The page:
What is Tendonitis
To understand what tendonitis is and why it can hurt so much, first, you have to understand what the tendons do. A tendon is a fibrous cord like connective tissue which attaches muscle to bone. The tendon is responsible for helping move a given bone or structure.
Tendinitis is the irritation of that fibrous cord responsible for helping move a given bone or structure. It can be easy to see how swelling, irritation of an Achilles Tendon, Quadriceps Tendon, Biceps Tendon and so on could be painful. With 1,320 tendons in the body theirs a lot of essential tendons, but today we are going to be talking about the major ones prone to tendonitis from common receptive motions.
Repetitive motion injury (injuries)
Repetitive motion injuries are very prevalent within the United States. Repetitive motion injuries are a leading cause for specialist visits. These repetitive motion injuries make up over 50% of athletic-related injuries seen by doctors which results in a significant loss in school time or losses in work within the workforce.
An example of how repetitive motion can give way to injuries. A typical high school track athlete lands on his left leg every 2 meters, in a 400m lap he pushes off 200 times on his left leg, in a mile he is now at 800 steps on his left leg. This level of repetitiveness is significantly magnified when looking at a typical workout being 8 to 10 miles with warm up and cool down. This high school track athlete has now landed on that one leg 6,400 times to 8,000 times. According to the hypertext book, this is only made worse by the forces at play. For example, a person weighing 670 newtons (150 pounds) can experience forces of up to seven times their body weight or 4,700 newtons (1,000 pounds). That is a ton of force and a lot of repetitive motion. With this it can be easy to see how someone with slight knee pain, leg pain, foot pain, could end up with a repetitive motion injury.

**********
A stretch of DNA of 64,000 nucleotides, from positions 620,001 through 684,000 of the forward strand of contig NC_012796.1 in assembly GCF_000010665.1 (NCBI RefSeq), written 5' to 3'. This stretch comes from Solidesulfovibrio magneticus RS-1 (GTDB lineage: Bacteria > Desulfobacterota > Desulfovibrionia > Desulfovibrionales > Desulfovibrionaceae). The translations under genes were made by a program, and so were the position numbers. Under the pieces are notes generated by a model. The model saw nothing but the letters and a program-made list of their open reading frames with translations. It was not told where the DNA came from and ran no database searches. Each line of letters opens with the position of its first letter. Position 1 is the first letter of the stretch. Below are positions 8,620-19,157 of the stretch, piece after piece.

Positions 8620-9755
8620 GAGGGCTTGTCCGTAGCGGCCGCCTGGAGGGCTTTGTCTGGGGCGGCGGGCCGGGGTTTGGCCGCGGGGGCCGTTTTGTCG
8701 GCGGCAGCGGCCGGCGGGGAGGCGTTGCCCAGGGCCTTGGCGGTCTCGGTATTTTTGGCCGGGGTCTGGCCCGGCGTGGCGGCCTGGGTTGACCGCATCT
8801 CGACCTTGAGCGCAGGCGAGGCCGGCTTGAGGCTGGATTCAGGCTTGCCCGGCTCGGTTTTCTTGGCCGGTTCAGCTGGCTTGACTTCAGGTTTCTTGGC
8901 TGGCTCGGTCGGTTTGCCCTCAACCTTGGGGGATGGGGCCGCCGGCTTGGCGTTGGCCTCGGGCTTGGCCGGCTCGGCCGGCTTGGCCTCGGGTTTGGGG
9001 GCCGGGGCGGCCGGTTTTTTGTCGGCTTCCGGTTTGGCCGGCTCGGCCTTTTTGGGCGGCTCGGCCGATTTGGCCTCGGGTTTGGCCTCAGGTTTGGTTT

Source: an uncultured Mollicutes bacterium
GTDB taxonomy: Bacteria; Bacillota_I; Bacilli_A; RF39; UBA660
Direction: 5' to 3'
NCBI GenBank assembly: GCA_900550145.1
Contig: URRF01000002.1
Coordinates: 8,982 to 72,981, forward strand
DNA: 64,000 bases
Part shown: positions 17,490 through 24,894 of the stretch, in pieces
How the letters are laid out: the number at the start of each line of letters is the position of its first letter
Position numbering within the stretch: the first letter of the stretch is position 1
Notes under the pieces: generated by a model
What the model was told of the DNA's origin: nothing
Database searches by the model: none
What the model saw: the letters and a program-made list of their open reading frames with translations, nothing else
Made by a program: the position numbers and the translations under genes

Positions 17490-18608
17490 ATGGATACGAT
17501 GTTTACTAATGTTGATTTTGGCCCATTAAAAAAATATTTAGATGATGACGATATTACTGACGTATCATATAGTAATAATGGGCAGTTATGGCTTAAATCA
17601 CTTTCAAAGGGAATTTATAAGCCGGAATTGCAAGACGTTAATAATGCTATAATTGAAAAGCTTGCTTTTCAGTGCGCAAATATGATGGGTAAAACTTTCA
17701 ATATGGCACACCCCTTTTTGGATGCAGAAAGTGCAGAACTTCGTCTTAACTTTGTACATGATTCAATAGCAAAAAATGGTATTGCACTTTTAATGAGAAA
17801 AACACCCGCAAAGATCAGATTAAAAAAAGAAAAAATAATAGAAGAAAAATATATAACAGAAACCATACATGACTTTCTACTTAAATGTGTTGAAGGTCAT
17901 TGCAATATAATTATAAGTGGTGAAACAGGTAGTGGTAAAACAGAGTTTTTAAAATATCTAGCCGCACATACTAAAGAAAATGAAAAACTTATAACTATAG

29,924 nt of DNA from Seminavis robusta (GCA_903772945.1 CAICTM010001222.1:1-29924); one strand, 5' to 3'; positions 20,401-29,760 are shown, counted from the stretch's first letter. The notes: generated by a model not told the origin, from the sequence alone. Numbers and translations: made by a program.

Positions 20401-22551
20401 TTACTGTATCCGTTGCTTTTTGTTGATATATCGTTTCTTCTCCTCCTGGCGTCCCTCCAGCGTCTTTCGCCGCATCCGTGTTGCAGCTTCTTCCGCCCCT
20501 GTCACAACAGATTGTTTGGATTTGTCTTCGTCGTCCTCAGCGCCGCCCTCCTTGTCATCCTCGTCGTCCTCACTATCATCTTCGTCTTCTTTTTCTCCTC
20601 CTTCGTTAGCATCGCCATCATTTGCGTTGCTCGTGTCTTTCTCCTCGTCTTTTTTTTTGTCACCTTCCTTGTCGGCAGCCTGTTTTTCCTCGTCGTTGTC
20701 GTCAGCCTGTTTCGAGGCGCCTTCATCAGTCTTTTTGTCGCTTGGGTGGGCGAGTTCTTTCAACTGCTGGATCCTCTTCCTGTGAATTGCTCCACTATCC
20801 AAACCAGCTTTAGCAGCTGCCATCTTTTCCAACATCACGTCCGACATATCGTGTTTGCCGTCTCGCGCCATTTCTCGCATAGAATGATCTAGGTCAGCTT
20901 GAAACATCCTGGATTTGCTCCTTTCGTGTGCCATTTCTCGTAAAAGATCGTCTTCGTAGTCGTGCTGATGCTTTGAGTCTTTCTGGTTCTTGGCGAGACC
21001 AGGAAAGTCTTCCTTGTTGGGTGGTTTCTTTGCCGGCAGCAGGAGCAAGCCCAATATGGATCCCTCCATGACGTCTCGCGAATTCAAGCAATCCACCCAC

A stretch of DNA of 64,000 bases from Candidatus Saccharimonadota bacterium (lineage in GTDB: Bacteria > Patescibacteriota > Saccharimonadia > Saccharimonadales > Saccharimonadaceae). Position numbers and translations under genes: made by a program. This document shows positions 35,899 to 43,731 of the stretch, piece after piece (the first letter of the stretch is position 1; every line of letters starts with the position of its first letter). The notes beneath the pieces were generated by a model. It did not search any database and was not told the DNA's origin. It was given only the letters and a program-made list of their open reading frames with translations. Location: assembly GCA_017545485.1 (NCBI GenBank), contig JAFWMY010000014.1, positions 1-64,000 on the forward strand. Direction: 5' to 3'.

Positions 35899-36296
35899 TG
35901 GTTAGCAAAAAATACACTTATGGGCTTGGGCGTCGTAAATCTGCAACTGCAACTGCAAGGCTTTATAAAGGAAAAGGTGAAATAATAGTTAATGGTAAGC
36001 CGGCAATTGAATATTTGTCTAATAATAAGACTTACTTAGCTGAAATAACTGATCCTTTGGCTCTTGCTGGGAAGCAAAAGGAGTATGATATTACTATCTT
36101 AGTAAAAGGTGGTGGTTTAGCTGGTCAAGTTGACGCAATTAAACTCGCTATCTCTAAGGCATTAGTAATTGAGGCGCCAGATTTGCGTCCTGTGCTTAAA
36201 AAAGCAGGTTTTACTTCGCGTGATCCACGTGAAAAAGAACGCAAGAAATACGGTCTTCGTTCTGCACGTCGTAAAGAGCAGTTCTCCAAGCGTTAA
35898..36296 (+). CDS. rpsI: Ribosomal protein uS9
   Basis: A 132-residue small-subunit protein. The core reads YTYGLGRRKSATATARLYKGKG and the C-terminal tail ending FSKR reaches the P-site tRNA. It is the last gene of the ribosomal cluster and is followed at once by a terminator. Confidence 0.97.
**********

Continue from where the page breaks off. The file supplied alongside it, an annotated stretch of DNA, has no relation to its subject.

These injuries are only made worse after the activity, as often just because the workout stops the motion does not. All of these disorders are made worse by the repetitive actions of daily tasks. Everyday actions, such as climbing the stairs, scrubbing a floor, stacking items, can make symptoms worse or even lead to a repetitive motion injury.
Names of common sports tendonitis injuries
• Tennis elbow
Tennis elbow or its formal name Lateral Epicondylitis is very common to a broader group of people than just tennis players despite its name suggesting otherwise. The repetitive wrist and arm motions can cause tennis elbow. Pain is the primary symptom usually occurring on the outside of the elbow and sometimes forearm and wrist, which makes it very similar to golfers elbow.